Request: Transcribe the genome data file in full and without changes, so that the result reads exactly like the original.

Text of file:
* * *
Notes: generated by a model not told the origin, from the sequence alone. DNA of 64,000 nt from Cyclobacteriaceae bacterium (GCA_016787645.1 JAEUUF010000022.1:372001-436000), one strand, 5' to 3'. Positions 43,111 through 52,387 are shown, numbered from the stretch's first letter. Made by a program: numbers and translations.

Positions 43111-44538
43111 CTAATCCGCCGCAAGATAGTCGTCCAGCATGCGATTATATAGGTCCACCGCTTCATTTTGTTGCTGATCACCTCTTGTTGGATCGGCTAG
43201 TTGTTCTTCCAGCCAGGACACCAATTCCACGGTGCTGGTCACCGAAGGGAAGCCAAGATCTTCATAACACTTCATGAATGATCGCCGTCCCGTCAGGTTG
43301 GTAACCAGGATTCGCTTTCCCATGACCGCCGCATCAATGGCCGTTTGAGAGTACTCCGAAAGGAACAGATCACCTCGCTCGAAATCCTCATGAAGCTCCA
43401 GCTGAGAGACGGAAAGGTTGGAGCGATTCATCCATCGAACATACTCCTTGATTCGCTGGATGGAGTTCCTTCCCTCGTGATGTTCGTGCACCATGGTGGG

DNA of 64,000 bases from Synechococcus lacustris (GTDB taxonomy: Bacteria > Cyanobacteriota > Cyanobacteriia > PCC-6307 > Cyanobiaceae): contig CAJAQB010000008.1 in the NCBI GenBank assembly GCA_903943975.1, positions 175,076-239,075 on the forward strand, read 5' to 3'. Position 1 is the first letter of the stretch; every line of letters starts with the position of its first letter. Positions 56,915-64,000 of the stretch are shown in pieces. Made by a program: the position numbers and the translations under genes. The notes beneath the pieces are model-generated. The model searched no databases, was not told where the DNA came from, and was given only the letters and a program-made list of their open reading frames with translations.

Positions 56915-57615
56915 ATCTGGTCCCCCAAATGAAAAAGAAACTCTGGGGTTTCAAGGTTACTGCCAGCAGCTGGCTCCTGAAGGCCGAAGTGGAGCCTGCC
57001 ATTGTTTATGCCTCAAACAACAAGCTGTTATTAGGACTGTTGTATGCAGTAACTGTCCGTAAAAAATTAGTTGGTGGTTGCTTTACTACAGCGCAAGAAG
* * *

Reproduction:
Notes: generated by a model not told the origin, from the sequence alone. DNA of 64,000 nt from Cyclobacteriaceae bacterium (GCA_016787645.1 JAEUUF010000022.1:372001-436000), one strand, 5' to 3'. Positions 43,111 through 52,387 are shown, numbered from the stretch's first letter. Made by a program: numbers and translations.

Positions 43111-44538
43111 CTAATCCGCCGCAAGATAGTCGTCCAGCATGCGATTATATAGGTCCACCGCTTCATTTTGTTGCTGATCACCTCTTGTTGGATCGGCTAG
43201 TTGTTCTTCCAGCCAGGACACCAATTCCACGGTGCTGGTCACCGAAGGGAAGCCAAGATCTTCATAACACTTCATGAATGATCGCCGTCCCGTCAGGTTG
43301 GTAACCAGGATTCGCTTTCCCATGACCGCCGCATCAATGGCCGTTTGAGAGTACTCCGAAAGGAACAGATCACCTCGCTCGAAATCCTCATGAAGCTCCA
43401 GCTGAGAGACGGAAAGGTTGGAGCGATTCATCCATCGAACATACTCCTTGATTCGCTGGATGGAGTTCCTTCCCTCGTGATGTTCGTGCACCATGGTGGG

DNA of 64,000 bases from Synechococcus lacustris (GTDB taxonomy: Bacteria > Cyanobacteriota > Cyanobacteriia > PCC-6307 > Cyanobiaceae): contig CAJAQB010000008.1 in the NCBI GenBank assembly GCA_903943975.1, positions 175,076-239,075 on the forward strand, read 5' to 3'. Position 1 is the first letter of the stretch; every line of letters starts with the position of its first letter. Positions 56,915-64,000 of the stretch are shown in pieces. Made by a program: the position numbers and the translations under genes. The notes beneath the pieces are model-generated. The model searched no databases, was not told where the DNA came from, and was given only the letters and a program-made list of their open reading frames with translations.

Positions 56915-57615
56915 ATCTGGTCCCCCAAATGAAAAAGAAACTCTGGGGTTTCAAGGTTACTGCCAGCAGCTGGCTCCTGAAGGCCGAAGTGGAGCCTGCC
57001 ATTGTTTATGCCTCAAACAACAAGCTGTTATTAGGACTGTTGTATGCAGTAACTGTCCGTAAAAAATTAGTTGGTGGTTGCTTTACTACAGCGCAAGAAG